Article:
The Pentagon wants a new, upgraded Air Force One to fly around future presidents, but don't expect any radical new aerospace technologies.
The new model, however, will be able to fly longer on a tank of gas, avoid trouble and allow the president to communicate better with government, the military and the public.
"When it comes to a mission like this, you never want the president to be an early adapter of new and uncertain technology," said Richard Aboulafia, president of the Teal Group, an aviation consulting firm based in Fairfax, Va. "Unless there's a performance improvement, it's going to be trailing edge rather than cutting edge."
Plans for a new Air Force One appeared in the latest version of the Pentagon's aviation plans, according to Defense News. Officials haven't said which model they plan to purchase, but it is likely to be an updated version of the current Boeing 747 VC-25.
If military officials stick with a U.S. manufacturer like Boeing, that probably means using Boeing's latest 747-800 series, which has more powerful and efficient engines, and better aerodynamics. The 747-800 series made its maiden flight in 2010, and is only being used for cargo transport.
The first passenger liners are expected to be delivered by Boeing to several airline firms this year. The current Air Force One — there are actually two aircraft which carry that designation when the president is aboard — have been in service since 1990, and the new ones won't be ready until 2019 or 2020.
Because of electronics and communications upgrades after 9/11, the aircraft's power demands are "straining" the current engines, Defense News said.
Newer aircraft have more powerful engines that can operate more gear, according to experts.
"You would want to go with an airplane that can stay aloft for a long time using less fuel than a current airplane and maybe even fly higher," said Snoori Gudmundsson, assistant professor of aerospace at Embry-Riddle University in Daytona Beach, Fla.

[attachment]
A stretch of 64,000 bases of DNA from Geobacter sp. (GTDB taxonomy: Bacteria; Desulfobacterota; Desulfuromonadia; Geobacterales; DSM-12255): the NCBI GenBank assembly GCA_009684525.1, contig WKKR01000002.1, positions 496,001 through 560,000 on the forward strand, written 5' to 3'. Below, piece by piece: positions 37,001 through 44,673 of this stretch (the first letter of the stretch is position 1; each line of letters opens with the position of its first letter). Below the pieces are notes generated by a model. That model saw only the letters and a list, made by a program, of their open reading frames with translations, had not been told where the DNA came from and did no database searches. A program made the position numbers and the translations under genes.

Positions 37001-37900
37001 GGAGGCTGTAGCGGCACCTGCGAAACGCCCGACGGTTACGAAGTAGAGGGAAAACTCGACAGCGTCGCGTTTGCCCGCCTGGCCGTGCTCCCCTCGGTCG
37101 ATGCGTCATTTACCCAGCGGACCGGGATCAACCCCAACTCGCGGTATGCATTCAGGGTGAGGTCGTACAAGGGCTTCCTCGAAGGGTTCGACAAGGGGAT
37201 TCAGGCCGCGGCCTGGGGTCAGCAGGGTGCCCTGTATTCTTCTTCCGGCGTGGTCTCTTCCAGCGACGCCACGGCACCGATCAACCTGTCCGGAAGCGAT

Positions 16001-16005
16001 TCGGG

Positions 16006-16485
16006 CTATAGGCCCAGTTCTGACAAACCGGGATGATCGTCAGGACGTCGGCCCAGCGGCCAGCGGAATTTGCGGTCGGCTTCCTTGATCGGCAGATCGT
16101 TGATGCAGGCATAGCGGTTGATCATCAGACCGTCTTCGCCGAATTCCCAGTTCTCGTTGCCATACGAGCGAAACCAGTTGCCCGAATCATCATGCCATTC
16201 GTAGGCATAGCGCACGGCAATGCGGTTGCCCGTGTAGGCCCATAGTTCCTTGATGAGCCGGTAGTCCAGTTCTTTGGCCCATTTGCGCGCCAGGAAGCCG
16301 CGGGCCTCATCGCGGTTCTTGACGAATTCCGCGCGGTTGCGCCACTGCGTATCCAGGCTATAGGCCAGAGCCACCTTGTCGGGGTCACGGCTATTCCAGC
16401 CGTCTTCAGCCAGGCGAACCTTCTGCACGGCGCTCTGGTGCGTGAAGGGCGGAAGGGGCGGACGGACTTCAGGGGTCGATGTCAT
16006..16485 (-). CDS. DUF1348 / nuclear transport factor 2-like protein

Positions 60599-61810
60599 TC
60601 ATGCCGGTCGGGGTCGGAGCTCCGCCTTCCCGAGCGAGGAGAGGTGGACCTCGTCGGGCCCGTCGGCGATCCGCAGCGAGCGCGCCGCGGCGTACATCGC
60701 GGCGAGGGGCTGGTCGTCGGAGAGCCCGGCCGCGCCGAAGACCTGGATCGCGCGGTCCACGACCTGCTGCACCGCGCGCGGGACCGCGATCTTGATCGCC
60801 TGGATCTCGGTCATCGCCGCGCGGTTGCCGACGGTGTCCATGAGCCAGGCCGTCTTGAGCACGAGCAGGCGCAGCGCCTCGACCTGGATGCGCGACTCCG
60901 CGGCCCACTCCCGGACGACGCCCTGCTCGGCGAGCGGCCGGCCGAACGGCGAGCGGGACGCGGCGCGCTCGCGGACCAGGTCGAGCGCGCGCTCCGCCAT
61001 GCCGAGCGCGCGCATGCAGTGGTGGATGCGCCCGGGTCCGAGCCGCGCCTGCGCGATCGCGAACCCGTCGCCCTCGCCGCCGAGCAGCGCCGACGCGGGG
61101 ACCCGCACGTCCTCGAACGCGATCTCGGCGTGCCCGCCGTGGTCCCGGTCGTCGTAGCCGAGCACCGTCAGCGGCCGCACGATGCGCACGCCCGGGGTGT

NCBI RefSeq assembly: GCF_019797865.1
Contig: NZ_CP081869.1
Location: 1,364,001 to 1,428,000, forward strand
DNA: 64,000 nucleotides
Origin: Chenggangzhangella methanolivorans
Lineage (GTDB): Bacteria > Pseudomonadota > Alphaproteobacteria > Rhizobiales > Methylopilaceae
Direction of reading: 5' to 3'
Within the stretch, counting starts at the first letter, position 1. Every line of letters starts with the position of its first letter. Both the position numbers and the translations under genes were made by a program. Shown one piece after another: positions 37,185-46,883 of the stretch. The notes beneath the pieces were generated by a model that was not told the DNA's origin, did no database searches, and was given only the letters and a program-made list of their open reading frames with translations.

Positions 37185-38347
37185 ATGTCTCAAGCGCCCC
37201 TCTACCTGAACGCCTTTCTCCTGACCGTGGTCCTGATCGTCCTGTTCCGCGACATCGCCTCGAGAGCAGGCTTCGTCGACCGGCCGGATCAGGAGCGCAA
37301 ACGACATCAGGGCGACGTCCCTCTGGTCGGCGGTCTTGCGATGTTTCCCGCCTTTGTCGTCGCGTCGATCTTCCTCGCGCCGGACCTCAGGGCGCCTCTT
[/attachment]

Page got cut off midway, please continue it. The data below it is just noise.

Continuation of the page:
The only bigger (but not longer) aircraft is the Airbus A380, made by the European consortium, EADS. But given congressional home state politics, it's likely that the Pentagon would pick an American manufacturer, according to Barry Watts, senior fellow at the Center for Strategic and Budgetary Assessments, and a former Air Force program analyst.
Watts says Air Force One is designed to flex the nation's political and diplomatic muscles, just like the arrival of an aircraft carrier.
"When it lands on your ramp in a foreign country, it projects American power and presence and influence," Watts said.
Unlike most commercial aircraft, Air Force One can refuel midair and its on-board electronics can withstand an electromagnetic pulse, according to the White House website. It also has a mobile command center and advanced electronics that allows the president to function in the event of an attack on the U.S.
The president, his staff and the traveling press have 4,000 square feet of space on three levels, including a medical suite that can be used as an operating room.